Markets

High Risk Patients

An estimated 15 million surgical patients and 3 million intensive care patients worldwide could benefit from accurate, less-invasive CO monitoring. In a survey of hundreds of American and European anesthesiologists, more than 90% indicated that their current operative fluid management could be improved, yet approximately 60% indicated that current cardiac output monitoring was too invasive or unreliable.

The total hospital market, including Emergency Rooms, approaches $1 Billion. In March 2011, the National Institute of Health and Clinical Excellence (NICE) of the UK published a guidance that recommended the use of cardiac output monitoring for fluid optimization to reduce complications, length of stay in the ICU and hospital readmissions. With full implementation of this approach, they estimated that the British National Health System alone could save at least £400 million annually.

Patients who can benefit from advanced hemodynamic monitoring for improved diagnosis and optimization of fluid and drug administration include:

High-risk and medium-risk surgeries:

• Cardiac Surgery
• Neuro Surgery
• Transplants, GI surgeries
• Pediatrics

Patients who have the following conditions or co-morbidities:

• Heart failure
• Hypertension
• COPD
• Renal Failure
• Sepsis
• Burns
• Trauma
• Multi-organ failure
• Acute Respiratory Distress Syndrome

Additional potential market segments include emergency department, first responders, military, and management of heart failure and hypertension patients. Customers in each of these segments can benefit from the Company's core value proposition of providing accurate, real-time detection of changes in blood flow and blood volume. For example, hemorrhage and resulting shock is the leading cause of death (50%) in the battlefield. To prevent these deaths, it is critical to identify signals such as cardiac output that will be altered during the earliest time period of blood volume loss. 

According to Kalorama, the U.S. patient monitoring market is currently $6 billion and it will grow at a 26% CAGR to reach $15 billion by 2015. This rapid growth is caused by several factors:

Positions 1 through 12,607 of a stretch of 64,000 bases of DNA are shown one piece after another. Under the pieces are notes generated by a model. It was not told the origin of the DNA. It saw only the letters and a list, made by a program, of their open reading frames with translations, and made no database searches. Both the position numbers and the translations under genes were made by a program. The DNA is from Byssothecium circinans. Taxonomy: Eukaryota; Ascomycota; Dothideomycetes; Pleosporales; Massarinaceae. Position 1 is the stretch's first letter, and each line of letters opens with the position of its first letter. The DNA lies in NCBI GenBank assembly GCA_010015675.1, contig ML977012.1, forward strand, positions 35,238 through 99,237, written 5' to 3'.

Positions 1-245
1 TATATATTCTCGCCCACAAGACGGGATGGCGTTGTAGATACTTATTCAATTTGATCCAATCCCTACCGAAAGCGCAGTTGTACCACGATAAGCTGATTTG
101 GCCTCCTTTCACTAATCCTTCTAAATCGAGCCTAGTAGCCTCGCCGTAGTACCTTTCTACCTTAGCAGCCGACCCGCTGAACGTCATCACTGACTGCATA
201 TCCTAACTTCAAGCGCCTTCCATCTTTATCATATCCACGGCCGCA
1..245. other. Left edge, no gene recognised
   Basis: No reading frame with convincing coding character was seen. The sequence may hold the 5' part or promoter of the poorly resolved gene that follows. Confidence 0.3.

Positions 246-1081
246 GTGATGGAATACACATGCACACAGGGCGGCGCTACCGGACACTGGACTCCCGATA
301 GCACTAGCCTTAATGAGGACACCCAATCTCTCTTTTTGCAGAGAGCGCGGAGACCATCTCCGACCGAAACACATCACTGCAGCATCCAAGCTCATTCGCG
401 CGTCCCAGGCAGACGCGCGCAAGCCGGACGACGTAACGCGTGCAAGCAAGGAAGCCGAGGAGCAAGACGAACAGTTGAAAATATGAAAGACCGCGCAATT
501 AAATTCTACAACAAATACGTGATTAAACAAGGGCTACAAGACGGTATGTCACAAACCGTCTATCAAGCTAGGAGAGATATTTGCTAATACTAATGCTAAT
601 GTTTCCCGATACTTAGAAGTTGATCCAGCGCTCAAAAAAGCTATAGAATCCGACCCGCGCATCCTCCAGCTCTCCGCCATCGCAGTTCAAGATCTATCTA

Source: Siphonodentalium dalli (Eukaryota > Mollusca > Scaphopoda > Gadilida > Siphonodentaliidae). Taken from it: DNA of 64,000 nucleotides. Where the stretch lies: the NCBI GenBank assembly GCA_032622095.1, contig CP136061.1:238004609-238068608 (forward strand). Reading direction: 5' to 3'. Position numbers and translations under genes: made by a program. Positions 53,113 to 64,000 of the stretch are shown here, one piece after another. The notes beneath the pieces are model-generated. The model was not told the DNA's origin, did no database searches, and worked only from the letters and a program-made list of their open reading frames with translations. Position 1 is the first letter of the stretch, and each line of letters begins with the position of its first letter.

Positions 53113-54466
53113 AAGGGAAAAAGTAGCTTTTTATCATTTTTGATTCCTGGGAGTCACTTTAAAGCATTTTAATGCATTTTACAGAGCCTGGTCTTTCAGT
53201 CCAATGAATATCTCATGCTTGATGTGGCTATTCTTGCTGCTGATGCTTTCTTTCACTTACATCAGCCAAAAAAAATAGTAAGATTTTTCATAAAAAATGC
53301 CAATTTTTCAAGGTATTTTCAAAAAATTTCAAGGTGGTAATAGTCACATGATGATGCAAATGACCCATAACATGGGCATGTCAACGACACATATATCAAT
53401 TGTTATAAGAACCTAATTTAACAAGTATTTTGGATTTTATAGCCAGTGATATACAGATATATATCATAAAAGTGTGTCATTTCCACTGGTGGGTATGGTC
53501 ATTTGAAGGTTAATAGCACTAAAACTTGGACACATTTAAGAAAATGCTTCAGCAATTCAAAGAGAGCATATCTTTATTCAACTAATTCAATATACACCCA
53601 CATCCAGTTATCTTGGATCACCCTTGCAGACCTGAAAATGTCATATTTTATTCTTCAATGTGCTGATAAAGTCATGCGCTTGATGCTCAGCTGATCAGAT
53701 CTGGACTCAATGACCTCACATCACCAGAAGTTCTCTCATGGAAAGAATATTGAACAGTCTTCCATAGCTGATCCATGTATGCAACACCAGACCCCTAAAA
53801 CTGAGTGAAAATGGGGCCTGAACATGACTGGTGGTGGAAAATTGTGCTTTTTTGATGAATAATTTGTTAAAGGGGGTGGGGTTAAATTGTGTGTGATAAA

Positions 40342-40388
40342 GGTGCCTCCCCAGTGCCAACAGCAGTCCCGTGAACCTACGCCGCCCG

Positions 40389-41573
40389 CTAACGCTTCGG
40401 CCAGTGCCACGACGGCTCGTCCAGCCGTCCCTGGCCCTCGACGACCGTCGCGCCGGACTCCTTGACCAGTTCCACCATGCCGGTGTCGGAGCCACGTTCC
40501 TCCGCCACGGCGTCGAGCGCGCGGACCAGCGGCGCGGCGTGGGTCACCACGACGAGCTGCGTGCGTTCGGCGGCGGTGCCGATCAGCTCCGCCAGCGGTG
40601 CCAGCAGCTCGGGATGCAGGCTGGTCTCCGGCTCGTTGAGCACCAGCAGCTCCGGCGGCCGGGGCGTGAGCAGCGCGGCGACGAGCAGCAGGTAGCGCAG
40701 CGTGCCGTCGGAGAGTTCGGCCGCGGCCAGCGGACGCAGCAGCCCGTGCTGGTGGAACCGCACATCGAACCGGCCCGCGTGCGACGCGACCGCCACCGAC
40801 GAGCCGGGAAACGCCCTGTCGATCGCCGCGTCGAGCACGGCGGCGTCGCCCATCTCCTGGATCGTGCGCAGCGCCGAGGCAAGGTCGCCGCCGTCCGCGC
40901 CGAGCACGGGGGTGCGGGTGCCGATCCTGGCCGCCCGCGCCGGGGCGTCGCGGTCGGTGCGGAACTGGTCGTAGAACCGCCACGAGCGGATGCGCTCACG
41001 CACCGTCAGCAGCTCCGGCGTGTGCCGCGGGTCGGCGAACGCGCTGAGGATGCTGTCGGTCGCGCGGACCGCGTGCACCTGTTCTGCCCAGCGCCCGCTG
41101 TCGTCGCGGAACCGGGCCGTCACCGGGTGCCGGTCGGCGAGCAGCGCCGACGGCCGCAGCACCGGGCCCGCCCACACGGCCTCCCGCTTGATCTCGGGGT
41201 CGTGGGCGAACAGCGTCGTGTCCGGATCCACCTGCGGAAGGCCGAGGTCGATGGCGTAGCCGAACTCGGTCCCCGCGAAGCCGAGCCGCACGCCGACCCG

1. A rapidly aging population leading to increasing patient numbers
  2. Cost-containment measures preventing a corresponding increase in clinical staff
  3. Medicare’s decision not to reimburse hospitals for treating costly complications

Each of these factors contributes to an increased emphasis on early detection, diagnosis, and precise treatment of critical conditions. Increased patient monitoring is an ideal way to achieve this goal.

References:

Wiener RS, Welch HG. Trends in the use of the pulmonary artery catheter in the United States, 1993-2004. JAMA, 298:423-429, 2007.

The Critical Care Workforce: A Study of the Supply and Demand for Critical Care Physicians. Available: http://bhpr.hrsa.gov/healthworkforce/reports/criticalcare/cc3.htm.

Fleming KC, Evans JM, Chutka DS. Caregiver and clinician shortages in an aging nation. Mayo Clin Proc, 78:1026-1040, 2003.

Pearse RM, Harrison DA, James P, Watson D, Hinds C, Rhodes A, Grounds RM, Bennett ED. Identification and characterisation of the high-risk surgical population in the United Kingdom. Crit Care, 10:R81, 2006.

Cannesson M, Pestel G, Ricks C, et al. Hemodynamic monitoring and management in patients undergoing high risk surgery: a survey among North American and European anesthesiologists. Critical Care, 2011;15(4):R197.

 

http://www.publications.parliament.uk/pa/cm201012/cmselect/cmhealth/1499/1499vw22.htm

 

http://www.nice.org.uk/nicemedia/live/13014/50988/50988.pdf

 

Society of Critical Care Medicine. Critical Care Statistics in the United States, 2006. Available: http://www.sccm.org/AboutSCCM/Public%20Relations/Pages/Statistics.aspx.